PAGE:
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Heracles | Study Guide


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Heracles | Quotes


Whoso struggles hard to escape destiny shows zeal ... but ... with a taint of folly; for what must be, no one will ever avail to alter.

Megara, Episode 1

Megara is a practical woman who likes to see things as they are. She doesn't cling to false hopes. Therefore, believing that her husband, Heracles, is dead and cannot save them, she feels that she must face up to the fact that her family will be executed. In this conclusion she is both wrong and right. Heracles is still alive, and he does return and save his family. However, through the gods' intervention, he becomes temporarily mad and kills Megara and their children after he saves them. Thus, as she foresaw, they could not "escape destiny."


Either thou art a god of little sense, or else naturally unjust.

Amphitryon, Episode 1

Amphitryon, Megara, and Heracles's sons have been camping out on the steps leading to Zeus's altar, praying for rescue. Zeus, as Heracles's birth father, might be expected to help out his family, especially when Heracles has done so much for Greece and the gods. However, Zeus does nothing at all. When speaking of Zeus here, Amphitryon voices an opinion of the gods commonly found in Euripides's plays: the gods are foolish, fickle, and often unjust.


[I] know not any whose plenteous wealth and high reputation is fixed and sure.

Amphitryon, Episode 2

Amphitryon is speaking here about the likelihood of reversals in fortune. People can never count on having tomorrow what they have today. Until Lycus arrived in Thebes, Heracles's family had status, wealth, and bright prospects for the future. Now they are not allowed to enter their own home but must huddle, starving, on the ground while awaiting execution.


Misfortune ... has no friends.

Megara, Episode 2

Megara is trying to explain the family's predicament to Heracles. The family has lost its wealth and status because Lycus views the children as a potential future threat. For this reason, their former friends have deserted them. Only by doing so can these fair-weather friends prosper under the new regime. Megara's observation speaks to the nature of friendship.


Here all mankind are equal; all love their children, both those of high estate and those; who are naught.

Heracles, Episode 2

Heracles has never been one to discriminate based on status or wealth. His heroic deeds have often benefitted the poor. For instance, he has killed beasts that threatened entire regions of the country. Here he recognizes an important similarity among people of all classes: love for their children. His speech highlights the importance of family.


High above his noble birth tower his deeds of prowess, for his toil secured this life of calm for man, having destroyed all fearsome beasts.

Chorus, Stasimon 2

The chorus sings these words in praise of Heracles. What makes him a great hero, they say, are his heroic deeds. By killing the beasts and monsters that plagued Greece, he has made the country peaceful. However, soon it will be Heracles himself who becomes monstrous and kills his own family.


If [Heracles] escape[s] punishment, the gods will become as naught, while man's power will grow.

Iris, Episode 4

With these words the goddess Iris finishes explaining to the chorus why Heracles must be made to kill his children. She believes that Heracles needs to learn that the gods have power over him. The Greeks are, rightly, grateful and indebted to him for ridding the world of many terrible threats. Because he is such a highly praised hero and seems to be able to do anything, he represents a threat to the gods' status among humankind. If the gods can bring Heracles down, then everyone else will fall into line.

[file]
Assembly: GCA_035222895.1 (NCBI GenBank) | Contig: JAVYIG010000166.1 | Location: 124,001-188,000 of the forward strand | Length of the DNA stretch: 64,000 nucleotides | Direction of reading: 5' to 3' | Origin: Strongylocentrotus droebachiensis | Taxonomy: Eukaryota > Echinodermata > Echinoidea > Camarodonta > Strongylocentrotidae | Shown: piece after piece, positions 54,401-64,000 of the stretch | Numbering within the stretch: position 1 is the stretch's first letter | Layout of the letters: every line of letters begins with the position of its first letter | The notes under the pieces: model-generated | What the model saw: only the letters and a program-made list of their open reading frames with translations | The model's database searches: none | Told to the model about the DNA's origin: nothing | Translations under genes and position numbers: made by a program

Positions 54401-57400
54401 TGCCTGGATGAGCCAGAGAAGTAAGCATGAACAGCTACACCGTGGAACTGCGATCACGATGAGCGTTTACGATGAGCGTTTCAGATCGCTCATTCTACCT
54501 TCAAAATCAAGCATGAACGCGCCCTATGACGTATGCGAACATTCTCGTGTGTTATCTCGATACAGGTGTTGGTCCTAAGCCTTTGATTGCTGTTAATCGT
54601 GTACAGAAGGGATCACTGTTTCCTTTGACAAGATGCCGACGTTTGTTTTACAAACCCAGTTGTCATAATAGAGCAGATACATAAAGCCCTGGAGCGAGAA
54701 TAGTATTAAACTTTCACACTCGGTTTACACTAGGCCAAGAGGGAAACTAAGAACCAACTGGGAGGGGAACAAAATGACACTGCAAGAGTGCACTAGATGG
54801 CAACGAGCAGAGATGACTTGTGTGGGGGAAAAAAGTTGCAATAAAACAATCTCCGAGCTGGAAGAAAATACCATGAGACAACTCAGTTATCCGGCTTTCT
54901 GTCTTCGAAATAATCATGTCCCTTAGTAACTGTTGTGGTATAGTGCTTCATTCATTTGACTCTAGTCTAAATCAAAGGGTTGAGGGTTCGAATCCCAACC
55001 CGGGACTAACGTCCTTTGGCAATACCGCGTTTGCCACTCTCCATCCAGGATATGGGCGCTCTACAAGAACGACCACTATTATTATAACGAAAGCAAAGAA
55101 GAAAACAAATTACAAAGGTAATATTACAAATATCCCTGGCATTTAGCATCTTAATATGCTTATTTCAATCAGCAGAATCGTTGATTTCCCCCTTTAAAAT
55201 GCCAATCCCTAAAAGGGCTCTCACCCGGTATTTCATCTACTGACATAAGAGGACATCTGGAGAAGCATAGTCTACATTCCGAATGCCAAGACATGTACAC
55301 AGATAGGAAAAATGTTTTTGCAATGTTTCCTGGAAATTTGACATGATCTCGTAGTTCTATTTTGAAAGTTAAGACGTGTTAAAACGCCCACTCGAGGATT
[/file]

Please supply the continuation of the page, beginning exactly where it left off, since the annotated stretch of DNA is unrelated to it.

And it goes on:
Nay, [I] for my part know not any son of man more miserable than he.

Messenger, Stasimon 4

The messenger is speaking of Heracles, who has just murdered his wife and sons while in a demon-induced frenzy. Heracles is the son of Zeus and a human woman, Alcmene. What is interesting about the messenger's statement is that he calls Heracles a "son of man." This designation indicates that the Greeks generally consider Heracles a fellow human, not a demigod. This inclusive attitude is very different from the gods' petty desire to put the foremost Greek hero in his place.


Zeus, whoever this Zeus may be, begot me as a butt for Hera's hate; yet ... thee rather than Zeus do I regard as my father.

Heracles, Exodos

Heracles addresses the importance of family when he tells Amphitryon that he considers the older man his true father. Zeus may be his birth father, but the god has allowed his wife, Hera, to plague Heracles since infancy. Heracles's human stepfather, Amphitryon, in contrast, has cared for and supported the younger man all his life. Love, not indifference, is the hallmark of a real father.


Whoso prefers wealth or might to the possession of good friends, thinketh amiss.

Heracles, Exodos

In the final lines of the play, Heracles addresses one of its most important themes: the nature of friendship. His family's false friends in Thebes did not come to the family's aid when they were under threat of execution. However, the Athenian king, Theseus, doesn't hesitate to amass a small army and rush to help Heracles retake Thebes. Moreover, when he discovers Heracles has murdered his children, Theseus immediately realizes it was Hera's doing. His faith in Heracles's goodness and honor is steadfast, and he offers Heracles half of all he has. Such true friendship, Heracles says, has a far greater value than money or power.

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